For two hours we talked. We cried. We laughed. We cried some more. He asked a lot of very, very, very difficult questions about me… about his father… about his brother… about the divorce and about the legal system. It was thought out. This had been weighing on his soul. He was so tortured and I… well… I. Had. No. Clue.

I chose that night to answer each and every one of his questions with 100% honesty. Not all of those answers painted me in a positive light. I also held back from interjecting my opinion. I gave him facts. Only facts.

I made the most painful decision of my life that night: I set him free.

I gave my fifteen year old son the power of choice. Live with Dad. Live with Mom. Leave the arrangement the way it was. Whatever. I told him to do what was right for him. He asked about his brother. I told him that his father and I had decided four years earlier that they were to never be separated. Where he went… his brother would follow. I did all I could to alleviate any guilt he felt. I would love him. Forever. Regardless of decision. Then I waited. The next day he told his father… who, thank God, gave him the same freedom I did. He solicited advice from friends and from family. He weighed his options. Tuesday he met with a counselor alone. My ex-husband and I then met with him. He told us it was clear Big K had already made his decision. We were to give him a deadline.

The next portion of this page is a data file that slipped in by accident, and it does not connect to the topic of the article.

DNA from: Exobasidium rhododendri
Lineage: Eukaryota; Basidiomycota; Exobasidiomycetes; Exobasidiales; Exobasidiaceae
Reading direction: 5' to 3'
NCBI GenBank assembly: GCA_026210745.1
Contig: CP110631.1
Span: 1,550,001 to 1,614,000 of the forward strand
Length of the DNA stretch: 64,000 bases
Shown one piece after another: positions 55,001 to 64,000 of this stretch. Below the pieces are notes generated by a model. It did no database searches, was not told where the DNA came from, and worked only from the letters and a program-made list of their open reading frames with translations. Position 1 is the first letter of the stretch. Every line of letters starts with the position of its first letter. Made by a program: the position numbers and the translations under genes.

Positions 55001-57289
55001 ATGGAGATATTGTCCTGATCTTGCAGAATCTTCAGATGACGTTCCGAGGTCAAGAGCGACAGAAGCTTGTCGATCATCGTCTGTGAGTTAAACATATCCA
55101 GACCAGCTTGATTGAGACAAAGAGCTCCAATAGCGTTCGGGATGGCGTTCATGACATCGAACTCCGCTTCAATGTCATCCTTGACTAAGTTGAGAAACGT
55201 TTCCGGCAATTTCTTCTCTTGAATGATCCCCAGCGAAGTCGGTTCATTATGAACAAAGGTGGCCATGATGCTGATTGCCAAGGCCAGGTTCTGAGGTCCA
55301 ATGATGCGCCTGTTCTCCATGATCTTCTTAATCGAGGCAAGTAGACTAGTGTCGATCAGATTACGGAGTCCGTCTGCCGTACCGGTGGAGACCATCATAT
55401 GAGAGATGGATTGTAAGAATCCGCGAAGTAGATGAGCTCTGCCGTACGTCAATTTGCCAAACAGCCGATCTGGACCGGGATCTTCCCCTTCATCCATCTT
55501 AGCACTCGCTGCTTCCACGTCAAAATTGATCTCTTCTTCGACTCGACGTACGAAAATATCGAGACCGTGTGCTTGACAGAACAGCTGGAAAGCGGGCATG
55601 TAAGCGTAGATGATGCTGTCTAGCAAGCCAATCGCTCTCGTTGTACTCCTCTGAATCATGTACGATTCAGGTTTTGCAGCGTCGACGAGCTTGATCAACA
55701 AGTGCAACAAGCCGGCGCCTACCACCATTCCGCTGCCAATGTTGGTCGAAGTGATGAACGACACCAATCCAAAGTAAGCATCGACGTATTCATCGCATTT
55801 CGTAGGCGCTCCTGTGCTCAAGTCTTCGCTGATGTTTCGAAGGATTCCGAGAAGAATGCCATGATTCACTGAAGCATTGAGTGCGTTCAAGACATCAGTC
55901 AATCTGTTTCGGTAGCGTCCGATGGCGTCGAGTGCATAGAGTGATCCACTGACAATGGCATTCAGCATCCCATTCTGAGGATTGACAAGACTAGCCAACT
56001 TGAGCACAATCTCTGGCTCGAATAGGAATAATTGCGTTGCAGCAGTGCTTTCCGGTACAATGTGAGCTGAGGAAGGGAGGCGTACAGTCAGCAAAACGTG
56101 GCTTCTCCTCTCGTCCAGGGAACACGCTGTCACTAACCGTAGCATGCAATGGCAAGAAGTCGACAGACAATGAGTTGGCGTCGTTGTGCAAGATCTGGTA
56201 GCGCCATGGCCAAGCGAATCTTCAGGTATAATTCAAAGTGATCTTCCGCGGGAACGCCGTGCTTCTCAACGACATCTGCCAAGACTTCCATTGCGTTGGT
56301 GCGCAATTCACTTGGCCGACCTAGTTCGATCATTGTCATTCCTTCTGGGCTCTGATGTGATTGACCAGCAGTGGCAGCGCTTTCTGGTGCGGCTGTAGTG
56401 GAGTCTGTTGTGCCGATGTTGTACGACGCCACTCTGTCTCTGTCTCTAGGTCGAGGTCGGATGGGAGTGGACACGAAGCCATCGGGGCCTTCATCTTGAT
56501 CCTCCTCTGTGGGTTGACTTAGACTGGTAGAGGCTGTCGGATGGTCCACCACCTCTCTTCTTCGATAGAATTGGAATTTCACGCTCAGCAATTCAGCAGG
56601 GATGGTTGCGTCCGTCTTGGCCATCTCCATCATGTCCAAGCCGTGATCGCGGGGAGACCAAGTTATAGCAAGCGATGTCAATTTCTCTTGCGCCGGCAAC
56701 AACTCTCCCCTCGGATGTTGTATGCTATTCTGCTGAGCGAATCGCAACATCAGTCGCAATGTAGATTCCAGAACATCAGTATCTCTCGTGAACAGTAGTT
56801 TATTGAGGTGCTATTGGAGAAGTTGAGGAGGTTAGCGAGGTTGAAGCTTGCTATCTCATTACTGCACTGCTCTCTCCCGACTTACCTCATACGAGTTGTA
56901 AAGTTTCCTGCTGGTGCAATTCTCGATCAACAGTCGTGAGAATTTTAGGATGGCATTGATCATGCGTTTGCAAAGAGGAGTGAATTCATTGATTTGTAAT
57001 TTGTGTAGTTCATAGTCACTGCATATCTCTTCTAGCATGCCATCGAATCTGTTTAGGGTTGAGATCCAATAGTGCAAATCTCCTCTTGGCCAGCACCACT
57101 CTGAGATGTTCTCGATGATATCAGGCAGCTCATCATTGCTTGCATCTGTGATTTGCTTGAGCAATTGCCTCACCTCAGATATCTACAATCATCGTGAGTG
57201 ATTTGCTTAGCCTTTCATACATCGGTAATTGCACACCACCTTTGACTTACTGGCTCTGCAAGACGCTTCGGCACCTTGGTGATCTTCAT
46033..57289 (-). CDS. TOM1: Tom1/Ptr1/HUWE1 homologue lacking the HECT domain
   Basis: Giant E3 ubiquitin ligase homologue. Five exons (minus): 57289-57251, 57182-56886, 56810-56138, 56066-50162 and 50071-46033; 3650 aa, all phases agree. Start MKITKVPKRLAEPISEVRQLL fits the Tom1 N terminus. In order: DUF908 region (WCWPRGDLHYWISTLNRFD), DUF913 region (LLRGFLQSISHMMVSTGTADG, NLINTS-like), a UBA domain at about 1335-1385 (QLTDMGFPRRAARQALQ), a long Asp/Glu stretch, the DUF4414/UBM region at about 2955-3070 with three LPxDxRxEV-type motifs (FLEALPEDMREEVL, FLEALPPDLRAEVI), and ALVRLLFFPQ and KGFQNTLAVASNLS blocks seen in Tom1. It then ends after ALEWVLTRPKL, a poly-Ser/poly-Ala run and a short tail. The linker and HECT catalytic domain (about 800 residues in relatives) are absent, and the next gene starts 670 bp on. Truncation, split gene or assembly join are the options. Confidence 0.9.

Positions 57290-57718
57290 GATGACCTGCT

He chose that night… and I am now a full-time single mother.

It was the longest, most excruciatingly agonizing three days of my life. Not only was I afraid that he would choose his far-less strict father; I was also bloody well terrified that he would choose to live with me and I wouldn’t be able to handle it all completely alone.